Since getting the Triumph, I've been hanging out at my favourite garages around Mumbai. This is to install the various bits that I need to turn a Street Triple into Ferine. As you all know, hanging out with a mechanic and drinking his chai is the touchstone of motorcycling. Not drinking the free tea is a grave sign of great disrespect and you absolutely must accept every single cup.
But the extra sugar in the tea doesn't scare me. The new conversation I hear does. A few years ago the talk was about bikes. About who imported what, which shade of grey it was, what this person paid for it and how s/he was a jackass/genius to be paying that for that bike.
Those days are behind us. The new conversation is altogether more somber and incredibly scary.
"Did you hear about the two Fireblades that crashed on the Sunday ride to
"I thought one of them died or was in ICU!"
"No dear that was the previous weekend. That chap on the Pulsar cut the 'Busa guy off and the Harley bugger got wrapped up in the action too. The Pulsar bike was run over by a truck but it was the 'Busa rider who was in the ICU."
"No one died, eh?"
"No men. That was the week before. You know the crash no one's talking about..."
This conversation led directly to a lady at the Triumph showroom having a bad day. She innocently introduced herself and asked me if I knew about the Riders Association of Triumph, "We conduct rides out, sir..." I don't ride with strangers I snapped. Needlessly brusque, I know, but I'm sorry. I'm even more terrified now of riding in groups than ever before.
I'll ride with Halley, Mody et al any day and twice on Tuesday but a group ride with KTM or Triumph owners? No freaking way. I mention these two brands only because I own one of each and have, therefore, access to both owners' groups and their social calendars.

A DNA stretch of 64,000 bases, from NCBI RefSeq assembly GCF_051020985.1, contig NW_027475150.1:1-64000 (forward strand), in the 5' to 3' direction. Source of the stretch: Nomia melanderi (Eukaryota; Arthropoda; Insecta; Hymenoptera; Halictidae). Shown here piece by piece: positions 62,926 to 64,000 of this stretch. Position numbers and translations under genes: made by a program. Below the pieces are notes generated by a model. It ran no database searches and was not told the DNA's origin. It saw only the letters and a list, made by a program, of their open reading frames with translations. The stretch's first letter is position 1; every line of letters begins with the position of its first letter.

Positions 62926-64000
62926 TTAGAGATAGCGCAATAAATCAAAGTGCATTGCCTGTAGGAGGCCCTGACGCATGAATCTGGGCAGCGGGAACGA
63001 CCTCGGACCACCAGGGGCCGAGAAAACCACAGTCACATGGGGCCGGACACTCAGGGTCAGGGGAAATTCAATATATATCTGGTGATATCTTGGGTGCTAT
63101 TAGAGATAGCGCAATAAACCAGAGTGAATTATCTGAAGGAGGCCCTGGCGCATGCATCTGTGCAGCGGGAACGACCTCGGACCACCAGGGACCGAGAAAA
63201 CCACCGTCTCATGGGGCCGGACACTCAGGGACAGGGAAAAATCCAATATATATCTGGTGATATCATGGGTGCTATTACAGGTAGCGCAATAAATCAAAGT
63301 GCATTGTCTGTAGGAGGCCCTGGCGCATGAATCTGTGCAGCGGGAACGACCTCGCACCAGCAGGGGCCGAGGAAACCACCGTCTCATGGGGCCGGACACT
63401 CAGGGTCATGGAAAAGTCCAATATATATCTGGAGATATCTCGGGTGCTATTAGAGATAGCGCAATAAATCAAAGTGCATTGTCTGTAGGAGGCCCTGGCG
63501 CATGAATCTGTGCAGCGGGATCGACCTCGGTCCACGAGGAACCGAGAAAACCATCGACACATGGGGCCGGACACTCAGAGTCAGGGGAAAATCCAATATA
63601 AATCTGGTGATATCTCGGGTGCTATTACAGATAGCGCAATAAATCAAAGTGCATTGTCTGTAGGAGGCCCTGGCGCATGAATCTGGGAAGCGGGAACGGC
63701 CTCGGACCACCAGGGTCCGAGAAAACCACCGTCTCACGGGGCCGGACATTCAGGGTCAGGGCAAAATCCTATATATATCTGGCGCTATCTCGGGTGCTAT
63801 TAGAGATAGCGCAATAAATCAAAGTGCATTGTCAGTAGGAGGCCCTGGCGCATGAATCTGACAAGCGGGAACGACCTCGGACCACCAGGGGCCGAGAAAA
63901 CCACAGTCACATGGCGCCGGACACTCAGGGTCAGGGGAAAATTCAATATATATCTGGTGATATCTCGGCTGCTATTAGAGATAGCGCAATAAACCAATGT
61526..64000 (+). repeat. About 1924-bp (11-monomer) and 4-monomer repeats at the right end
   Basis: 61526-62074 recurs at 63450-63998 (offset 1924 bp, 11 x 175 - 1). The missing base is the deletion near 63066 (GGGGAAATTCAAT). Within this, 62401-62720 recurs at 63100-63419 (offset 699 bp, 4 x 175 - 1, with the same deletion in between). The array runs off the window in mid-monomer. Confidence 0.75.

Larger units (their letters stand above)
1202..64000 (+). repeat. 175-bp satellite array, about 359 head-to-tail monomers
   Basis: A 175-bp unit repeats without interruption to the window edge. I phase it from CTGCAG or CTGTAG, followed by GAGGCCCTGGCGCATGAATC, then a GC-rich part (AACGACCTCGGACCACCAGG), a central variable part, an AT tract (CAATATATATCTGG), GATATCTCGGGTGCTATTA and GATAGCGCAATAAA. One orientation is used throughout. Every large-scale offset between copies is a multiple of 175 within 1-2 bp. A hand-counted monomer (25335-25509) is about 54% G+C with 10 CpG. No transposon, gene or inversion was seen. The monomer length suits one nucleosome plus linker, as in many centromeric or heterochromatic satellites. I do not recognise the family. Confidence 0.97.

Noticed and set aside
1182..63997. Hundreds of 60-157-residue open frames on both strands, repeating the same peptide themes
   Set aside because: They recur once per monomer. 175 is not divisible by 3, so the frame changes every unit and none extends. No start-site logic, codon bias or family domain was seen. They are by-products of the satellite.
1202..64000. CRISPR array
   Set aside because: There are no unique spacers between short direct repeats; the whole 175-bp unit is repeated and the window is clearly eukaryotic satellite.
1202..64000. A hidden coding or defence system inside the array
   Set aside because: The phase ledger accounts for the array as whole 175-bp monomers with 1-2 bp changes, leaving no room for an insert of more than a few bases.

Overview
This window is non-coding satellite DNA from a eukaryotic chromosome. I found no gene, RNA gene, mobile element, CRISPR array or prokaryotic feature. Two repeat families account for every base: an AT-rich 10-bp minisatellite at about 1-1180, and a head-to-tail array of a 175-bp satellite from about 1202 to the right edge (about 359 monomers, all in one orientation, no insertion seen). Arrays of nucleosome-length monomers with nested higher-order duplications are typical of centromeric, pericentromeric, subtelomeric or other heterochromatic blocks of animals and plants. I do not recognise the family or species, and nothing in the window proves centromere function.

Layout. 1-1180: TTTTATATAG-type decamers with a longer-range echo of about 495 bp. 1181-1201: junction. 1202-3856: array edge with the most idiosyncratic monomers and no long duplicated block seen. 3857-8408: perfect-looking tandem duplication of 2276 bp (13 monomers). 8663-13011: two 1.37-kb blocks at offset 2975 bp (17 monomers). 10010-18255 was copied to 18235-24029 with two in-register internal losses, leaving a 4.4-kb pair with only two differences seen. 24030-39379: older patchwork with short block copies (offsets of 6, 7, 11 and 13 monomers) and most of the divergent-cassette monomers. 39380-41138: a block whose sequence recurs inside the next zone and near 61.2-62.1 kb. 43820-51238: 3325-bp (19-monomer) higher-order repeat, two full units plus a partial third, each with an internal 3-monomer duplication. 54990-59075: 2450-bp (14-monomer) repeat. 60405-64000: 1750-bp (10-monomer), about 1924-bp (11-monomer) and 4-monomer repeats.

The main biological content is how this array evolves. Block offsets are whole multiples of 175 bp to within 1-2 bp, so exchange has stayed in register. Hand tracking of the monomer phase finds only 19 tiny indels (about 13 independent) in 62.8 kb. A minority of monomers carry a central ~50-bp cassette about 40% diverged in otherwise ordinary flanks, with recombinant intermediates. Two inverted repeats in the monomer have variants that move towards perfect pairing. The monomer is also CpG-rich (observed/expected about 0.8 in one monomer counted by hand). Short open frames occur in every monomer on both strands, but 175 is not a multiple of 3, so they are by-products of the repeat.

But this isn't about the riding groups or owners' club rides. It's about what's happening on our roads on the weekend. It's about why I'm super-glad that I ride so damn much in the week that I want to spend the weekend either at home or drinking free chai at Garage52 or Zubinn Designs.
I wrote a few years ago that India was going to have to climb a steep uphill curve to assimilate the fast bikes that were coming in. The gap from small bikes to big bikes would naturally create riders who will lack the skill and temperament needed to keep 150+PS missiles under control on our chaotic roads. Unfortunately, opening the throttle on a motorcycle is far simpler than changing direction or making a panic stop. People are going to, in effect, be given guns without the training to use them. People will die or kill before we learn our lessons.
I guess this sounds morbid and gruesome but it's happening. The natural place to learn control and hone skills is the racetrack and we don't have enough. What's left are roads which grow ever more crowded everyday. I know for a fact that the popular riding roads outside Mumbai witness idiotically high speeds on the weekends and crashes are not uncommon. Luckily, deaths still are the exception not the norm. But the grim reaper rides more and more on the weekend now. Unfortunately the maturity to counter this trend has to come from within. I know of many roads where our bad behaviour as motorcyclists has already led to hostility and rage being the natives' default disposition towards anyone in gear.
What's the fix? You have to get over speed as the primary drug and that's not easy. I now own two motorcycles that find getting past 150kmph very easy. But I've no real interest in those speeds except right before the braking point for Turn One at Kari Speedway or Turn Four at BIC.
What I love instead is cornering them. You'll rarely find an open road corner that allows illegal speed but fast and leaned over even below the speed limit is a thrill. American motojourno Nick Ienatsch wrote a famous column called The Pace which dwelt on this exact issue. The upshot of The Pace was to ride reasonably fast on the straight and then work hard to nail the corners. Ride like this and you get a very involving ride without the illegal speeds and attendant problems.
The issue then, is that cornering is the hardest thing to learn on a motorcycle. You're going to have to go to school for that. Ours, TWO, someone else's - CSS or Apex Racing's. But there's really no alternative to school. Skill comes from training for most motorcyclists. But riding calmly and well requires maturity. On your part as a rider and on the part of your friends as a group. Which is something I can point out, recommend but not force-feed. So while we gain maturity, I'll be drinking tea on the weekend rather than ride outside the city. Or riding a racetrack where my speed will come from skill (hopefully) rather than stupidity.
Motorcycles are a source of intense joy for me. That's how I'd like the non-motorcycling world to see them as well. If that requires that I park them for the weekend, so be it.
Better safe than scary.